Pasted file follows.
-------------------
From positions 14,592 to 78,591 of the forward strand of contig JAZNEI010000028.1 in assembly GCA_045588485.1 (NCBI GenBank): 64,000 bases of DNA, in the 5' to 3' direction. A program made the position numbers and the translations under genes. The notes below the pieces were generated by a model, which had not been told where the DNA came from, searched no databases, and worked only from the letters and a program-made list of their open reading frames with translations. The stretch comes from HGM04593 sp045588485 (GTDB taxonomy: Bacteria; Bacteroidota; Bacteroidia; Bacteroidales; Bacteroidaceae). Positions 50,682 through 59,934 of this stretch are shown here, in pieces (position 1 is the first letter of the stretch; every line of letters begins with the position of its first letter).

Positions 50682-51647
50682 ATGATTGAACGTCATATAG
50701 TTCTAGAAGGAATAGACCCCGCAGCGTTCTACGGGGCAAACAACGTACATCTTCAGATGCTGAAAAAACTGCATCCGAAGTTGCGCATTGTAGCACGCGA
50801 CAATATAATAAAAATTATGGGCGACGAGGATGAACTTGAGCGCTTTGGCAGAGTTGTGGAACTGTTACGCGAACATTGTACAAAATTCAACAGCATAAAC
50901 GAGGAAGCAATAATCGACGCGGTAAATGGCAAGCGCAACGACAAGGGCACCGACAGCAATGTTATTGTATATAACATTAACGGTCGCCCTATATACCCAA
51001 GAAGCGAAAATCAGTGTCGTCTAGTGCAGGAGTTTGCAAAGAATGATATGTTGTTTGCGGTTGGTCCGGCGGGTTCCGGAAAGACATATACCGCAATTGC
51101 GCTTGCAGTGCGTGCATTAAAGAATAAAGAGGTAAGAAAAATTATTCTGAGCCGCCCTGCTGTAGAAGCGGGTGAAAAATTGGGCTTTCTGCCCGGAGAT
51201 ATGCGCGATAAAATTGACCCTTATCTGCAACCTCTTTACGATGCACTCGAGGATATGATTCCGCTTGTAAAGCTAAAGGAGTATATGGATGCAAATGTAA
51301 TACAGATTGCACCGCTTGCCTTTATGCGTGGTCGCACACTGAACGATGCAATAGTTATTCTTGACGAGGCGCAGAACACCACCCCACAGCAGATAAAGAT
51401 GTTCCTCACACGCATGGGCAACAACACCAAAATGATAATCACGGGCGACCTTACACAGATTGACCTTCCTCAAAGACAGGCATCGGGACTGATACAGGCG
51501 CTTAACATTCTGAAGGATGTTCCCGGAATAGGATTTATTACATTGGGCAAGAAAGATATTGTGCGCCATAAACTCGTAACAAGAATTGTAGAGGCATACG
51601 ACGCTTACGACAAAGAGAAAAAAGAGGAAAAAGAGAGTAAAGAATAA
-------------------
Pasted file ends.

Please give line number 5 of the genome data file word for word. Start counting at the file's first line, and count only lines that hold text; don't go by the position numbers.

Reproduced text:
50801 CAATATAATAAAAATTATGGGCGACGAGGATGAACTTGAGCGCTTTGGCAGAGTTGTGGAACTGTTACGCGAACATTGTACAAAATTCAACAGCATAAAC